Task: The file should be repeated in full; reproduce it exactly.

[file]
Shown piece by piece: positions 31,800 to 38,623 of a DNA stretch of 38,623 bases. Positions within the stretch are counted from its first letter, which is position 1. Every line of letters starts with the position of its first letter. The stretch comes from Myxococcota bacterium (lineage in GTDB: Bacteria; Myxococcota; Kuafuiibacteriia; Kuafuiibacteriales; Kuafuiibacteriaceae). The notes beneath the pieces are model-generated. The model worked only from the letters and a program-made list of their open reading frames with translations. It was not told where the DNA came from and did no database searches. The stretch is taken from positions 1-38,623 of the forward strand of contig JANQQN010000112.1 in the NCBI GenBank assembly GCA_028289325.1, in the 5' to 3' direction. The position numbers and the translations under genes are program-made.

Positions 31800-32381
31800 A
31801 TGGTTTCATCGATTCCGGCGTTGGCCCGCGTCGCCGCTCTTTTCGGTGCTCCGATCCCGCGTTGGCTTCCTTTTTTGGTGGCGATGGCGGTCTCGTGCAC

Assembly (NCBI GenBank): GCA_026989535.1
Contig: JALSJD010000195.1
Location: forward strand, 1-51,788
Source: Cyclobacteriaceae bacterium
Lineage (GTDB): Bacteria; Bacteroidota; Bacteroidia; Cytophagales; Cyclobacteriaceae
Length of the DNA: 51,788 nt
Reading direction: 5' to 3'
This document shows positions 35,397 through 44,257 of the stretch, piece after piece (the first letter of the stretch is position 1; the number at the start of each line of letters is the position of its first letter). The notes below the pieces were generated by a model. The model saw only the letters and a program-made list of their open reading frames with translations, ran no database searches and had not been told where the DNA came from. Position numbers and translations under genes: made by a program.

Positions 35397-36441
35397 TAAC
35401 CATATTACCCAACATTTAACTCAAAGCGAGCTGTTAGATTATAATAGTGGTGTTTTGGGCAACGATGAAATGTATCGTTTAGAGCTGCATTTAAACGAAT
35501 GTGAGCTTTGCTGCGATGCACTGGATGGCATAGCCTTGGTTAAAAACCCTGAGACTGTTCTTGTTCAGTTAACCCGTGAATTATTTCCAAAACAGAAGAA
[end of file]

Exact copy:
Shown piece by piece: positions 31,800 to 38,623 of a DNA stretch of 38,623 bases. Positions within the stretch are counted from its first letter, which is position 1. Every line of letters starts with the position of its first letter. The stretch comes from Myxococcota bacterium (lineage in GTDB: Bacteria; Myxococcota; Kuafuiibacteriia; Kuafuiibacteriales; Kuafuiibacteriaceae). The notes beneath the pieces are model-generated. The model worked only from the letters and a program-made list of their open reading frames with translations. It was not told where the DNA came from and did no database searches. The stretch is taken from positions 1-38,623 of the forward strand of contig JANQQN010000112.1 in the NCBI GenBank assembly GCA_028289325.1, in the 5' to 3' direction. The position numbers and the translations under genes are program-made.

Positions 31800-32381
31800 A
31801 TGGTTTCATCGATTCCGGCGTTGGCCCGCGTCGCCGCTCTTTTCGGTGCTCCGATCCCGCGTTGGCTTCCTTTTTTGGTGGCGATGGCGGTCTCGTGCAC

Assembly (NCBI GenBank): GCA_026989535.1
Contig: JALSJD010000195.1
Location: forward strand, 1-51,788
Source: Cyclobacteriaceae bacterium
Lineage (GTDB): Bacteria; Bacteroidota; Bacteroidia; Cytophagales; Cyclobacteriaceae
Length of the DNA: 51,788 nt
Reading direction: 5' to 3'
This document shows positions 35,397 through 44,257 of the stretch, piece after piece (the first letter of the stretch is position 1; the number at the start of each line of letters is the position of its first letter). The notes below the pieces were generated by a model. The model saw only the letters and a program-made list of their open reading frames with translations, ran no database searches and had not been told where the DNA came from. Position numbers and translations under genes: made by a program.

Positions 35397-36441
35397 TAAC
35401 CATATTACCCAACATTTAACTCAAAGCGAGCTGTTAGATTATAATAGTGGTGTTTTGGGCAACGATGAAATGTATCGTTTAGAGCTGCATTTAAACGAAT
35501 GTGAGCTTTGCTGCGATGCACTGGATGGCATAGCCTTGGTTAAAAACCCTGAGACTGTTCTTGTTCAGTTAACCCGTGAATTATTTCCAAAACAGAAGAA